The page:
We are finished rather earlier than expected, with a nice bunch of scores between 20 and 28, and a team score of 142 looking likely to place the UK in the high teens. This is a strong team performance. The ‘easy’ (of course, this is relative) questions 1 and 4 have been dispatched and we have scored well compared to other similar countries on the medium questions. This is what we train for, and it is excellent to see it bringing rewards. Our younger students will have more practice and experience and will earn more marks on the hard questions in years to come. In any case, Geoff and I are very pleased. I am thus able to join the team for a second, sunnier attempt at Table Mountain. I arrive in time to see the end of the team’s latest instalment of ‘play a round of bridge in unusual places’, and even get to see a group of dassies sunning themselves on the cliff edge. Some of the group are tired or nervous about medal boundaries, but the remainder head for a walk to Maclean’s Beacon, the highest point on the summit. It goes without saying that the views were beyond comparison.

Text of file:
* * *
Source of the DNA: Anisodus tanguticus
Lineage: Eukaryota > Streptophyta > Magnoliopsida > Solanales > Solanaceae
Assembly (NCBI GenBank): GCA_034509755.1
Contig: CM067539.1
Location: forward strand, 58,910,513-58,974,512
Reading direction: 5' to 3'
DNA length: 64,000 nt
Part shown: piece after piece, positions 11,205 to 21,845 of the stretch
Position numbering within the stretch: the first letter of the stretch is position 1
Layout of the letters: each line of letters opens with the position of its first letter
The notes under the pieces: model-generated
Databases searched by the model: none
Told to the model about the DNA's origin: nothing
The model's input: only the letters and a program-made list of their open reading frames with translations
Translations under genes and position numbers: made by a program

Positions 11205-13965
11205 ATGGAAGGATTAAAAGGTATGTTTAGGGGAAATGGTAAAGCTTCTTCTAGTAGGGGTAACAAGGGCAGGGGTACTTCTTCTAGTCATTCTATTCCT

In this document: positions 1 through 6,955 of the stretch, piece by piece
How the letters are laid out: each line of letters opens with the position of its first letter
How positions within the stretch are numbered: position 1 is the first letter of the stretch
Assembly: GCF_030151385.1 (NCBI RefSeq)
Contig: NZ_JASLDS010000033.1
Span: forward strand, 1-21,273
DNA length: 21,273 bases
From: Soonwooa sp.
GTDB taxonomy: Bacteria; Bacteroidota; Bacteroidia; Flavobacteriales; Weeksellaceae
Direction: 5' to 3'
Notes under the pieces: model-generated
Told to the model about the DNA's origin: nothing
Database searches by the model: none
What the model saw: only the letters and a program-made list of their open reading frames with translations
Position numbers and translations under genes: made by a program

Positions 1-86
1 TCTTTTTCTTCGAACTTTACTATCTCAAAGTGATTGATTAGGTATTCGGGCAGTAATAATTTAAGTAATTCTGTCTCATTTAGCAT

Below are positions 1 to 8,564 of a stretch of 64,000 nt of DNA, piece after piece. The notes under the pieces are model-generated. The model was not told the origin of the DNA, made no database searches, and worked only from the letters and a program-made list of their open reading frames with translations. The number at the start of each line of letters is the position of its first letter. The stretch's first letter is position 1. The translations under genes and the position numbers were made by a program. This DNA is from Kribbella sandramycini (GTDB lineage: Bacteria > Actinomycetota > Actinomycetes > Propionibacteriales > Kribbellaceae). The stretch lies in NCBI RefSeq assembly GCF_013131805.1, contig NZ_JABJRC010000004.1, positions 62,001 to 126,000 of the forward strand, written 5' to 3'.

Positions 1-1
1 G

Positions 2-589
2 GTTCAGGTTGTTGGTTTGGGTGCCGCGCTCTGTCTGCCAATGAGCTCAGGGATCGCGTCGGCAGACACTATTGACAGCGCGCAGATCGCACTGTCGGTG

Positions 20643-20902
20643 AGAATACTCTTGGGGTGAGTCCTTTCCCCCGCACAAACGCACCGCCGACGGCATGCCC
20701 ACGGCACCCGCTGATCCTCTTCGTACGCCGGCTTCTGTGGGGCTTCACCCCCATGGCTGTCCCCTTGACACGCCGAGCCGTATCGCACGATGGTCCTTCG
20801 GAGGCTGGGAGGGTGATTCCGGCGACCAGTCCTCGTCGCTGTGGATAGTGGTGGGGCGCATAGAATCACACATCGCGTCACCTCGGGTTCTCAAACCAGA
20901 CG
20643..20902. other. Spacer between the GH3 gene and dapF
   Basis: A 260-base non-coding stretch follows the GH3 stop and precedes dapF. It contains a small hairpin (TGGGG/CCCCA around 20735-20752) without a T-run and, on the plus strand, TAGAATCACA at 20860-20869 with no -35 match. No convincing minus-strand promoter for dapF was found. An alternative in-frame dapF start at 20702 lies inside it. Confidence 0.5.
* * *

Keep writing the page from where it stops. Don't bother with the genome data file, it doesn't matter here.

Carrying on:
After seeing the eland on Wednesday, I feel obliged to branch out and try one of their steaks, but in fact the kudu was marginally nicer. Marginals are up for grabs after dinner, as it’s time for the final jury meeting, featuring the confirmation of UK as host of IMO 2019, and the all-important medal boundaries. First there is discussion of various administrative matters, and thanking various people involved in the five official languages. There are long delays while the microphone is carried round the room. Geoff makes several speeches. For these the lack of microphone proves no problem. Eventually the flashy software brings up the crucial bar charts, and the boundaries are decided. A decision has to be made about whether to award medals to 47% or 53% of contestants. Either way, the boundaries are lower than I had expected, leaving us with 4 silvers and 2 bronzes. It is a shame for Frank and Freddie to miss out so narrowly, and perhaps a surprise for Warren that he ends up only one mark off a gold, but of course these things will happen, and it is no reason not to enjoy the festivities into the night.